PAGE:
He attempted to justify himself, explaining that “It does not appear to me that I was guilty of any impropriety in purchasing goods from a convict, as I had every reason to suppose it was no part of his ration.”8 Dawes’ defense appears weak and self-centered. Although he may not have violated the law in the strictest sense, his actions certainly contributed to further pressure on the colony’s starvation economy. The garrison’s officers were expected to adhere to and enforce the prevailing regulations, not trample on them in an attempt to change the moral boundaries and evade legal consequences. The entire episode reflects poorly on Dawes’ grasp of the bigger picture. It shows him as self-absorbed and self-righteous, and it highlights a character flaw of being unable to accept that he had breached any orders, conventions, or requirements.9

In fact, Dawes’ personality and his moral outlook frequently caused him significant difficulties—not only during his younger years in New South Wales. Following his second term as Governor of Sierra Leone, his successor, Zachary Macaulay (1768–1838), provided further first-hand insights into Dawes’ character and personality in a letter of May 17, 1796 to his (Macaulay’s) fiancée in England:

Dawes is one of the excellent of the earth. With great sweetness of disposition and self-command, he possesses the most unbending principles.10

Macaulay’s letter offers additional insights into Dawes’ qualities and shortcomings, including11 his (emotional) “coolness”; his extreme focus on details in the present moment and his habitual self-absorption; his tenacity; his vagueness or complete lack of concern around issues that do not fall within his own definition of things worth considering12; and his inability to read the politics of a situation and to finesse the complexities for his own quick benefit.

Although these character traits frequently led to strained personal relationships, Dawes’ single-mindedness was also a blessing in disguise. For instance, he applied a method resembling the maritime technique of “dead reckoning” to his exploration of the western expanses of the Sydney Basin, systematically counting, remembering, and mapping every single step. His closest friend, the marine Watkin Tench (1758–1833), was duly impressed:

Our method, on these expeditions, was to steer by compass, noting the different courses as we proceeded; and counting the number of paces, of which two thousand two hundred, on good ground, were allowed to be a mile. At night when we halted, all these courses were separately cast up, and worked by a traverse table, in the manner a ship’s reckoning is kept, so that by observing this precaution, we always knew exactly where we were, and how far from home; an unspeakable advantage in a new country, where one hill, and one tree, is so like another that fatal wanderings would ensue without it. This arduous task was always allotted to Mr. Dawes who, from habit and superior skill, performed it almost without a stop, or an interruption of conversation: to any other man, on such terms, it would have been impracticable.13

Meanwhile, Dawes’ obsessive single-mindedness also made him strive for perfection. However, it was exceedingly difficult to gain his confidence, as we learn from a letter he wrote from the Sydney settlement to his father. In that letter, he admitted that his primary reason to seek a second term in the colony was:

… the uncertainty of any other person being appointed to succeed him in the astronomical way, and the great loss, in his opinion, it would be to the science were the opportunity to be missed of making proper use of those valuable instruments.14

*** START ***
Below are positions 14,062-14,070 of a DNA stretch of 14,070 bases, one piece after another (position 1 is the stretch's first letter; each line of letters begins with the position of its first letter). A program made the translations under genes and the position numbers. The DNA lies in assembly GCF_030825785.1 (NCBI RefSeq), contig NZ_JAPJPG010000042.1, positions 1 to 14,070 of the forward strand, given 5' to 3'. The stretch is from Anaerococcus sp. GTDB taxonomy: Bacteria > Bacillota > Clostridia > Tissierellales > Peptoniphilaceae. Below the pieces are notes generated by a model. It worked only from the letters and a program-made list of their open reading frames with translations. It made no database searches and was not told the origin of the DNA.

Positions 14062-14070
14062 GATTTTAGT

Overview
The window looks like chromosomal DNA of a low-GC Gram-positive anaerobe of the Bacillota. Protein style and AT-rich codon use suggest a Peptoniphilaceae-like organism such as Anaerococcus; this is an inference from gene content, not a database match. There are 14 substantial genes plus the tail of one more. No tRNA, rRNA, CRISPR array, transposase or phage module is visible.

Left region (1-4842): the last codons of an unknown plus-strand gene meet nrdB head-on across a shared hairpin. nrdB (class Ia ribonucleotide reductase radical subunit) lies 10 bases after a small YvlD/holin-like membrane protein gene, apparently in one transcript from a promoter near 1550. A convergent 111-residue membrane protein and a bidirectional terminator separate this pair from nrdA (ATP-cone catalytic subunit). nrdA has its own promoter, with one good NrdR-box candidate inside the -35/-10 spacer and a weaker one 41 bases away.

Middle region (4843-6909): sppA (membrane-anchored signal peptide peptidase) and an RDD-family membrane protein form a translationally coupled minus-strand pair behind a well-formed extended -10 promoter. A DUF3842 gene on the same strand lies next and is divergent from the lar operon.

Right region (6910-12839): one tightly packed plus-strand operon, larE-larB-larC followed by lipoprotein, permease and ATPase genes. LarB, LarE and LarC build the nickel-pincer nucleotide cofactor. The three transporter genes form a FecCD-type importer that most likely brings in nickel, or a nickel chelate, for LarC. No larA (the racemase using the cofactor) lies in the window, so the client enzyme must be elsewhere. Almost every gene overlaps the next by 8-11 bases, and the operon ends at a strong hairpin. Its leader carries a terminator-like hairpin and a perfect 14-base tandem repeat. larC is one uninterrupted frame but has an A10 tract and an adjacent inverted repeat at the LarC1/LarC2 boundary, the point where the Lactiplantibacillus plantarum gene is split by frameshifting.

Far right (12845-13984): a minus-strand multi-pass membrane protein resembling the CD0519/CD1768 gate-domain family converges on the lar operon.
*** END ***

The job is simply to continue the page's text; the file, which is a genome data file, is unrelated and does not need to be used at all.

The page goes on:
On balance, William Dawes cannot simply be pigeon-holed as a “good” or “bad” historical character. Like most other people, his personality contained many layers, some “good,” some flawed, ultimately revealing a rather vulnerable man underneath a tough exterior persona. His apparent autistic traits ultimately proved more of a hindrance than an advantage in a life defined by uncertainty, stubbornness, and anxiety channeled through unbending moral principles and devout religiosity.


  1. de Grijs, R., and Jacob, A. William Dawes. Scientist, Governor, Abolitionist: Caught Between Science and Religion (Springer, 2023). https://link.springer.com/book/10.1007/978-3-031-38774-6
  2. Gibson, R. 26 Views of the Starburst World: William Dawes at Sydney Cove 1788–91. (Perth, WA: University of Western Australia Press, 2012), 50–51.
  3. Dawes, W. Letter to Nevil Maskelyne, dated 20 May 1787. Royal Greenwich Observatory (RGO) 14/48, folio 261r.
  4. Dawes, W. Letter to Nevil Maskelyne, dated 17 November 1788. RGO 14/48, folios 290–292.
  5. Ibid., folios 291v–r.
  6. Britton, A., and Bladen, F.M. (ed.) History of New South Wales from the Records. Vol. II: Phillip and Grose, 1789–1794. (Sydney: Charles Potter, 1894), Section 13.
  7. Ibid.
  8. Barton, G. B., 1889. History of New South Wales from the Records. Vol. I: Governor Phillip. Sydney: Charles Potter. Pp. 1783–1789; Gibson, 2012, op. cit. 176.
  9. Barton, 1889, op. cit. 543–546.
  10. Macalay [sic], Z. Letter to Selena Mills, dated 17 May 1796. In: Knutsford, Viscountess, 1900. Life and letters of Zachary Macaulay. London: Edward Arnold. 135–136.
  11. Gibson, 2012, op. cit. 7.
  12. House of Lords Sessional Papers, 1714–1805. Evidence of William Dawes. Minutes of Evidence taken on the Second Reading of the Bill. In: An act to Prohibit the Trading for Slaves on the Coast of Africa, within Certain Limits (Vol. 3).
  13. Tench, W. A Complete Account of the Settlement at Port Jackson Including An Accurate Description of the Situation of the Colony; of the Natives; and Of Its Natural Productions. (London: G. Nicol and J. Sewell, 1793), 133.
  14. Bladen, F.M., and Britton, A. (eds) Historical Records of New South Wales, 2. (Mona Vale, NSW: Lansdown Slattery & Co., 1893).

RICHARD DE GRIJS, PhD, is an astrophysicist and an award-winning historian of science at Macquarie University (Sydney, Australia). He has a keen interest in the history of maritime navigation. Richard recently published the first comprehensive biography of William Dawes (Springer, 2023), Sydney’s first resident astronomer.

Winter 2024



Leave a Reply

Your email address will not be published. Required fields are marked *

This site uses Akismet to reduce spam. Learn how your comment data is processed.